A modern lifestyle brand redefining motherhood

The answers to 8 secret questions you want to ask your gynecologist

Print Friendly and PDF

We’ve all been there—yes, even me, a midwife. Sitting on that cold exam table donning a paper gown, stirrups looming in front of us and the doctor or midwife says, “Any questions?”


Um, yes? Two thousand questions, actually.

But instead we just say, “Nope, I think I’m good!”

Sometimes the idea of asking about the things we really want to know about feels too uncomfortable—primarily because our society has ingrained in us the idea that anything to do with the reproductive system is taboo, secret or even bad.

There is much I can say on that but for now, just remember that while you may feel uncomfortable talking about this, gynecologists, midwives, and women’s health nurse practitioners spend their entire day talking about it.

Seriously. We found this stuff so fascinating that we decided to spend our lives learning about, discussing, looking at and answering questions about it. So please, please don’t ever hesitate to ask.

But until you do, here the answers to some of your top gynecological questions:

1. "I’m not pregnant... but I SWEAR I can feel a baby moving in there sometimes. Is that normal?”

It is—they’re called phantom kicks or phantom movements, and while there’s no confirmed medical reason they happen, many women report feeling them.

Once you’ve felt true fetal movement, it’s believed that you become more sensitive to sensation in or around your uterus, and therefore pick up on feelings you previously wouldn’t have. You may be experience gas or rumbling in your intestines or some uterine irritability.

FEATURED VIDEO

It can be pretty disconcerting, for sure. Some women enjoy it, while some get sad—especially if they have experienced a pregnancy or infant loss. Please don’t hesitate to reach out to a therapist if you’re struggling. You are definitely not alone.

2. “What’s the deal with these hemorrhoids?”

Hemorrhoids are swollen veins in your rectum or anus, that can protrude, bleed and cause discomfort. They are especially common during and after pregnancy. Constipation during pregnancy (and after) can also lead to hemorrhoids, especially if you are straining to have a bowel movement.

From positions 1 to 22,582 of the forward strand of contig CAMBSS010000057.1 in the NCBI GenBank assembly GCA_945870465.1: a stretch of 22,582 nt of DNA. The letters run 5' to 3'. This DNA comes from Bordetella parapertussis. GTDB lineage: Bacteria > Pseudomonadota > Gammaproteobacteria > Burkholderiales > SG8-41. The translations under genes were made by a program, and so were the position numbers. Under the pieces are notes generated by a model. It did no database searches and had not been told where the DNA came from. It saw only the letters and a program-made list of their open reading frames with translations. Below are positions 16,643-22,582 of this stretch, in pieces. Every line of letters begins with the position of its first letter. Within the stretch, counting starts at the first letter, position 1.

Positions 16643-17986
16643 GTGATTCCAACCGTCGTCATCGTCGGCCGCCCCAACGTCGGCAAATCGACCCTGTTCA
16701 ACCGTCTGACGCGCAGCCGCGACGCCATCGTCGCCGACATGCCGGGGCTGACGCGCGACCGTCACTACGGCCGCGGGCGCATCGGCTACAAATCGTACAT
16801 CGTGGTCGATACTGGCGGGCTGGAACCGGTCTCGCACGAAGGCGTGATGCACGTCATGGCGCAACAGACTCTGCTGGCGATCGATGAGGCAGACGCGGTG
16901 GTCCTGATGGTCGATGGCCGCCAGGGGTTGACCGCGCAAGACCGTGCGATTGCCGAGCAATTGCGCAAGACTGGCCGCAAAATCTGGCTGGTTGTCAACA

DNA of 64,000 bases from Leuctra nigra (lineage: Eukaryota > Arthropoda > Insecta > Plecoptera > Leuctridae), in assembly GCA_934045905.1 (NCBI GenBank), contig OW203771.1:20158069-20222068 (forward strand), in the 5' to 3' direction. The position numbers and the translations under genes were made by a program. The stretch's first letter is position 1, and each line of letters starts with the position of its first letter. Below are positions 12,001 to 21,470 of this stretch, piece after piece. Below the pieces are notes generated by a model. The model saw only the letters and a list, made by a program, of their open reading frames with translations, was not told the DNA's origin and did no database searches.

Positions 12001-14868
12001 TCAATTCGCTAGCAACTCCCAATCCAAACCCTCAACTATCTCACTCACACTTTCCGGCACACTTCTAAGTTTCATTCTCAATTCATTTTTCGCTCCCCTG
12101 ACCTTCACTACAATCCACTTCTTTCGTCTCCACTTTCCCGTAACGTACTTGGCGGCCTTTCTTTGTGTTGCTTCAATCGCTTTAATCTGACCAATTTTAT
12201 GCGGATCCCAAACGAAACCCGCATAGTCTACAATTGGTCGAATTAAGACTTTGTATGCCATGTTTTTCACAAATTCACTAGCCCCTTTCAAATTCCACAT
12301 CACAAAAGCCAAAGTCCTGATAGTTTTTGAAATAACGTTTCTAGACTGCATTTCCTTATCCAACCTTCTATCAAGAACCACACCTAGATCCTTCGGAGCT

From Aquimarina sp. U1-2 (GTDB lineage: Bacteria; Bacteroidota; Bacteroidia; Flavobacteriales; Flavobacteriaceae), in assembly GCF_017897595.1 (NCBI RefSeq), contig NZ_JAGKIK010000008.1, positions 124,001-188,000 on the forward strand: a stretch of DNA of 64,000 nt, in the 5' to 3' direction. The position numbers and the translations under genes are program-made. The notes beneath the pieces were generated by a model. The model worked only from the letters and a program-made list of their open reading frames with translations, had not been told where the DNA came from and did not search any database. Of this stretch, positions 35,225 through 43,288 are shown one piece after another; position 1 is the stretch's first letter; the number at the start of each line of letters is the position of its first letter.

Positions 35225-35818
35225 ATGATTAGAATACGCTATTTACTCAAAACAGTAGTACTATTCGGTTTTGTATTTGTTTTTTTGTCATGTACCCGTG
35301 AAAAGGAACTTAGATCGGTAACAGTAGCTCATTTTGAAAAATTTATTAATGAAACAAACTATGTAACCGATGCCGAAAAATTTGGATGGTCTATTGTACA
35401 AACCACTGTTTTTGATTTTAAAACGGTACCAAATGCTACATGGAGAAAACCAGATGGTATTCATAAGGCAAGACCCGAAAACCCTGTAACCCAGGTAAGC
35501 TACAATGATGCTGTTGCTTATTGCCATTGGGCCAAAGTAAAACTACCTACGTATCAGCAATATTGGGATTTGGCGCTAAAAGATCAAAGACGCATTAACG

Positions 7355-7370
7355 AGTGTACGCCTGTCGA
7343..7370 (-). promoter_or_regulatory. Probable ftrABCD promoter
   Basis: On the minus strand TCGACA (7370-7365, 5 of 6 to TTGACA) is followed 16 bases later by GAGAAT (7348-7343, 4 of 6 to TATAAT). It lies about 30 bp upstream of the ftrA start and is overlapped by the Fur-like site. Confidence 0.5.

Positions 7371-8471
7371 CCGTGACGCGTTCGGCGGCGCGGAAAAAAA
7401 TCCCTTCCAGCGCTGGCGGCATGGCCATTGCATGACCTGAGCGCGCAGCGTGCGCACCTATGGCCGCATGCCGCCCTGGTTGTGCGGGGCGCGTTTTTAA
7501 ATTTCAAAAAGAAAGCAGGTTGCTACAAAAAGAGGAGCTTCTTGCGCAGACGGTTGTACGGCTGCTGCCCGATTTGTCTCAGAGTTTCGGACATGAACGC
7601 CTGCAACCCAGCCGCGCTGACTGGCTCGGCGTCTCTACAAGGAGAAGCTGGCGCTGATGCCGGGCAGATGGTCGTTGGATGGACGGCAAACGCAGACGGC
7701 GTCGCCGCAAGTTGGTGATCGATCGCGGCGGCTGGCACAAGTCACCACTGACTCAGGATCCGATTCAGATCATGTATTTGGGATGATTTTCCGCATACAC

Hemorrhoids are generally not a cause for concern, but certainly reach out to your provider if they’re causing you discomfort, are large or bleeding a lot.

To relieve them you can sit in a warm bathtub or sitz bath, apply witch hazel pads or Preparation H to them, or ask your provider for a prescription medication. Rarely, they need surgery.

3. “I am about to give birth, and I will be so embarrassed if I poop while I push. Does that really happen?”

Okay, so... yes, it does. As the baby is moving down past your rectum, and as you push, often times some stool (poop) does come out.

But here’s the thing—IT IS SO TOTALLY FINE! I promise.

The nurses and doctor or midwife in the room barely even notice it. If anything, we get excited when it happens because it means that you’re doing a great job pushing and that the baby will be here very soon. We’ll just clean it away real quick and move on to the main event—you being a goddess mama giving birth to your baby.

I have attended a lot of births, and never once have I ever been involved in a conversation about whether or not someone pooped during labor. It’s just normal and no big deal. And, you’ll be so busy thinking about pushing and meeting your baby that you probably won’t notice either.

4. “When is vaginal discharge normal, and when should I be worried?”

Vaginal discharge is normal and healthy, and exists for a few reasons:

  • It helps carry away dead cells and keeps the vagina clean.
  • It helps carry semen up through the cervix around ovulation to increase the chances of getting pregnant.

You may notice that right after your period, your have very little or no vaginal discharge. It will then start up, but be dry and sticky. As you approach ovulation, it will get wetter until it has an egg white consistency (this is usually your time of peak fertility), and it will then taper off again until you get your period.

Healthy vaginal discharge is clear to white and has a sort of sour smell.

Possible signs that the discharge is not healthy include:

  • Yellow or green in color
  • Frothy
  • Chunky, like cottage cheese
  • Fish-like odor
  • Itching, pain or discomfort in or around your vaginal area
  • Lesions or bumps on or around your vagina
  • Fever
  • Anything else that makes your nervous

5. “What’s the best way to keep my vagina clean?”

Soap and water. That’s it!

Douching is a method of cleaning the inside of the vagina, usually by squirting a store-bought mixture of water and vinegar into the vagina. It is almost never recommended.

Most of the things that women want to clean out of their vaginas—discharge and odor—are supposed to be there. They are normal and healthy parts of your body and don’t need to be washed away.

Vaginas maintain a delicate balance of good bacteria and acidity—douching kills this good bacteria and changes the pH, which increases the risk of developing infections, like yeast infections. Douching can also transfer bacteria further into the body, increasing the chances of pelvic inflammatory disease and sexually transmitted infections.

The best way to clean your vagina is simply with soap and water, and only on the outside. The vaginal area can be very sensitive, and using cleaners with lots of fragrances and chemical and cause discomfort, itching and infection.